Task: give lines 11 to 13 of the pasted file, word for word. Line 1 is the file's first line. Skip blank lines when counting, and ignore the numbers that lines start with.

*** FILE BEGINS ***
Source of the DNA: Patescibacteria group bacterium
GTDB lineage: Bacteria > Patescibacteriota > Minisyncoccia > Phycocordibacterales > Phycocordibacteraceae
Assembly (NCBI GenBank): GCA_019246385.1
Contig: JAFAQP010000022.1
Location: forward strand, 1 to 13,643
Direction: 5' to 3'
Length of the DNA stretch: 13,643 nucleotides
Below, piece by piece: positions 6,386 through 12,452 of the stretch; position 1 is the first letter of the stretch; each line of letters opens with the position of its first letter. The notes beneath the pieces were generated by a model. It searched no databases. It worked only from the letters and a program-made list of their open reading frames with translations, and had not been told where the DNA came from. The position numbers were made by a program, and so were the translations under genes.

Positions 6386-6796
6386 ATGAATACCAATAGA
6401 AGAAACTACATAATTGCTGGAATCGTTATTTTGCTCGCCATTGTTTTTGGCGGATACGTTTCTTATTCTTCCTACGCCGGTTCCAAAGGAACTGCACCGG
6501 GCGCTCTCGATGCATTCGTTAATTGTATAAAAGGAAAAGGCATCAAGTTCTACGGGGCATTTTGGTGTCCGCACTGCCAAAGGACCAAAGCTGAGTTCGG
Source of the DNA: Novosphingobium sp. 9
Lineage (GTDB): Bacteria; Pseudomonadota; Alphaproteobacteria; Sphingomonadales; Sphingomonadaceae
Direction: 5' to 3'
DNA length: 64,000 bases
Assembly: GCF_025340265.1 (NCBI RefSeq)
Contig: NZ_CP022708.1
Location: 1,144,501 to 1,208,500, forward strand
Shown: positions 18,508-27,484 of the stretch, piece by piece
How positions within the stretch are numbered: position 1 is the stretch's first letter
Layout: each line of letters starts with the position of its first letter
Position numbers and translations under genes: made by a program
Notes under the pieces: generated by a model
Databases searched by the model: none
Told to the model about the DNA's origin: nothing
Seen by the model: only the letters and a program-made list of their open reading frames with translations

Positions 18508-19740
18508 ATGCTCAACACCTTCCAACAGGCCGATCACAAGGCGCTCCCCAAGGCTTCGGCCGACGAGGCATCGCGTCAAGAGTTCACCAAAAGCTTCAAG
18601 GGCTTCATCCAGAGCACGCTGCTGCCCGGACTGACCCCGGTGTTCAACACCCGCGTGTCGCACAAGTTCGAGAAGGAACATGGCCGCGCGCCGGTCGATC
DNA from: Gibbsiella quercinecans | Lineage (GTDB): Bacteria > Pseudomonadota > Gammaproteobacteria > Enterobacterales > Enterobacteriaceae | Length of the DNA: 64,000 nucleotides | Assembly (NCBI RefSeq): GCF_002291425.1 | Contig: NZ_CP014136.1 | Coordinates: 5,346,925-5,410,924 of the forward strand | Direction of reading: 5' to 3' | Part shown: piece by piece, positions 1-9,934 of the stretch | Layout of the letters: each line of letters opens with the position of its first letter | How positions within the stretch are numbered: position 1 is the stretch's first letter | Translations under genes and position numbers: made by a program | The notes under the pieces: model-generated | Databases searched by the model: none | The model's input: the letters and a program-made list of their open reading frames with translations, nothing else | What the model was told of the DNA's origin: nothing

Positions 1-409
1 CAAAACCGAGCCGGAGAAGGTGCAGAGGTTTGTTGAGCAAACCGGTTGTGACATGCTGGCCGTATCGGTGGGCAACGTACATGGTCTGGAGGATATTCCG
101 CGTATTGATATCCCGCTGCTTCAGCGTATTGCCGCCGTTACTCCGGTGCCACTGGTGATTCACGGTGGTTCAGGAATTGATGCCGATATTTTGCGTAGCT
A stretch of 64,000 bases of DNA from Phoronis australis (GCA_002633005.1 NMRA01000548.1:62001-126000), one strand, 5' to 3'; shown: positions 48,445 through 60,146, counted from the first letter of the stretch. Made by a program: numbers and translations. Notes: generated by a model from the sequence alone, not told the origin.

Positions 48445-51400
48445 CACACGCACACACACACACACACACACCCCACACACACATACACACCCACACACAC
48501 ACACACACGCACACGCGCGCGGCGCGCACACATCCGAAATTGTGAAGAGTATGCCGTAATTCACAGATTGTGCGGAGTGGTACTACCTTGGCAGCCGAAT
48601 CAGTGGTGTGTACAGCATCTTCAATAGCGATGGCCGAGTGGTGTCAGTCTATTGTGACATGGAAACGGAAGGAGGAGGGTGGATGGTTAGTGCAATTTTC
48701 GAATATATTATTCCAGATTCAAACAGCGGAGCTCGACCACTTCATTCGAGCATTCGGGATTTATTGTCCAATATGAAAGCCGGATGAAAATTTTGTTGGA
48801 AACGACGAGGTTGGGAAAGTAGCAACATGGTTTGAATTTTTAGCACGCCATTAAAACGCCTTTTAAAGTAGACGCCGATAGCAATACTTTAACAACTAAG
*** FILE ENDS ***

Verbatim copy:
6401 AGAAACTACATAATTGCTGGAATCGTTATTTTGCTCGCCATTGTTTTTGGCGGATACGTTTCTTATTCTTCCTACGCCGGTTCCAAAGGAACTGCACCGG
6501 GCGCTCTCGATGCATTCGTTAATTGTATAAAAGGAAAAGGCATCAAGTTCTACGGGGCATTTTGGTGTCCGCACTGCCAAAGGACCAAAGCTGAGTTCGG
Source of the DNA: Novosphingobium sp. 9